On April 30, the Rev. George Burroughs, Lydia Dustin, Susannah Martin, Dorcas Hoar, Sarah Morey and Philip English (Mary's husband) were arrested. Nehemiah Abbott Jr. was released because the accusers agreed he was not the person whose specter had afflicted them. Mary Eastey was released for a few days after her initial arrest because the accusers failed to confirm that it was she who had afflicted them; she had been arrested again when the accusers reconsidered. In May, accusations continued to pour in, but some of those suspects began to evade apprehension. Multiple warrants were issued before John Willard and Elizabeth Colson were apprehended; George Jacobs Jr. and Daniel Andrews were not caught. Until this point, all the proceedings were investigative, but on May 27, 1692, William Phips ordered the establishment of a Special Court of Oyer and Terminer for Suffolk, Essex and Middlesex counties to prosecute the cases of those in jail. Warrants were issued for more people. Sarah Osborne, one of the first three persons accused, died in jail on May 10, 1692.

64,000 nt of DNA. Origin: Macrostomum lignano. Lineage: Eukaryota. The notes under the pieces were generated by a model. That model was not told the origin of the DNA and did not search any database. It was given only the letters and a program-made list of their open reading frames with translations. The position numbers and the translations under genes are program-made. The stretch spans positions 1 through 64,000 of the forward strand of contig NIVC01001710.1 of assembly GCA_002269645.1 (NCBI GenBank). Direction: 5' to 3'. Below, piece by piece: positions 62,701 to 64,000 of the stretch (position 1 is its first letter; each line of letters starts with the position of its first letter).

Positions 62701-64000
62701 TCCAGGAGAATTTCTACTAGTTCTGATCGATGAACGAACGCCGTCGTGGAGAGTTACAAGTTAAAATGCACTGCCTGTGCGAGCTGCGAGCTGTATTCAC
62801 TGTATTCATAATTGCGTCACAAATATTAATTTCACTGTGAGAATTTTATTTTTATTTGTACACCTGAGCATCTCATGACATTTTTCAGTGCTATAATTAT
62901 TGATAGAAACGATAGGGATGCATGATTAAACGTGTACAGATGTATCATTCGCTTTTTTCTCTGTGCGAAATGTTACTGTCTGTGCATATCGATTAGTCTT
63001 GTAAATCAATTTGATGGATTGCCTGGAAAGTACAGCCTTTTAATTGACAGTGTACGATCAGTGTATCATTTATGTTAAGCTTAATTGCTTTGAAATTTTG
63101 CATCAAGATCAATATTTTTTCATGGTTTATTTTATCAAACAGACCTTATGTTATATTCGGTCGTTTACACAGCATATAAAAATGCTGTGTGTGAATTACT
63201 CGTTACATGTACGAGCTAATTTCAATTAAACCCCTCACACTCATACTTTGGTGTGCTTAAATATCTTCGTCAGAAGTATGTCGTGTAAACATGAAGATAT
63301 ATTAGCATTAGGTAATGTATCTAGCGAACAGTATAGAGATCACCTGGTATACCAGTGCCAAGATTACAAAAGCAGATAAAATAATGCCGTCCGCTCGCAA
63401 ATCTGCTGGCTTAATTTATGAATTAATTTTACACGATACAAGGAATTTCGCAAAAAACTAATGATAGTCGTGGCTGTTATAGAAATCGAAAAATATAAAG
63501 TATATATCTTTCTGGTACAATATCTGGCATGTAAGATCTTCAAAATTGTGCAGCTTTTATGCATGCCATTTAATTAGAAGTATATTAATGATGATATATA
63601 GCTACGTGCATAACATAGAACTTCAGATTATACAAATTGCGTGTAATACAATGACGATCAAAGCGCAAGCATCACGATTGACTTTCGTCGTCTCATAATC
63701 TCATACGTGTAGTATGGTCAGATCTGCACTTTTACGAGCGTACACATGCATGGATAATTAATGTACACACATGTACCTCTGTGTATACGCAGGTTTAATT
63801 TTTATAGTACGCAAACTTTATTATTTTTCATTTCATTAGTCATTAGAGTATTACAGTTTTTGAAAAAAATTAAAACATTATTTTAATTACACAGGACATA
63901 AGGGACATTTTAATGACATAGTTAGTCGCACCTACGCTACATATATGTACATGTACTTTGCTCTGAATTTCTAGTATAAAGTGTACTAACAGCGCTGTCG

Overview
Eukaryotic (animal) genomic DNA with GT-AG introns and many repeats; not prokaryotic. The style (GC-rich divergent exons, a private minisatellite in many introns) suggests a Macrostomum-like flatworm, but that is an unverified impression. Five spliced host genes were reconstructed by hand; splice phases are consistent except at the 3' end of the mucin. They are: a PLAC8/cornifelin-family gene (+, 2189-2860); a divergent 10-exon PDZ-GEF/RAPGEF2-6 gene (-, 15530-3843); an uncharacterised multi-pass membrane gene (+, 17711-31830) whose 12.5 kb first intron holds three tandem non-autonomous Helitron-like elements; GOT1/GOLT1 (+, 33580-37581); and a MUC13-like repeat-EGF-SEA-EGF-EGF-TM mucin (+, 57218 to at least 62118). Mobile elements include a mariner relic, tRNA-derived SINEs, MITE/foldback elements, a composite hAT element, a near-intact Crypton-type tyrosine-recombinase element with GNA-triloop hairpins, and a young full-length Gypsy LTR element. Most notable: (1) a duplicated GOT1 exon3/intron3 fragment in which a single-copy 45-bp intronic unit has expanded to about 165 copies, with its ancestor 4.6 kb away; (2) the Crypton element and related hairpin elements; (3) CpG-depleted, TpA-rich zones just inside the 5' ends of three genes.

The Salem witch trials were a series of hearings and prosecutions of people accused of witchcraft in colonial Massachusetts between February 1692 and May 1693. The trials resulted in the executions of twenty people, fourteen of them women, and all but one by hanging . Five others (including two infant children) died in prison.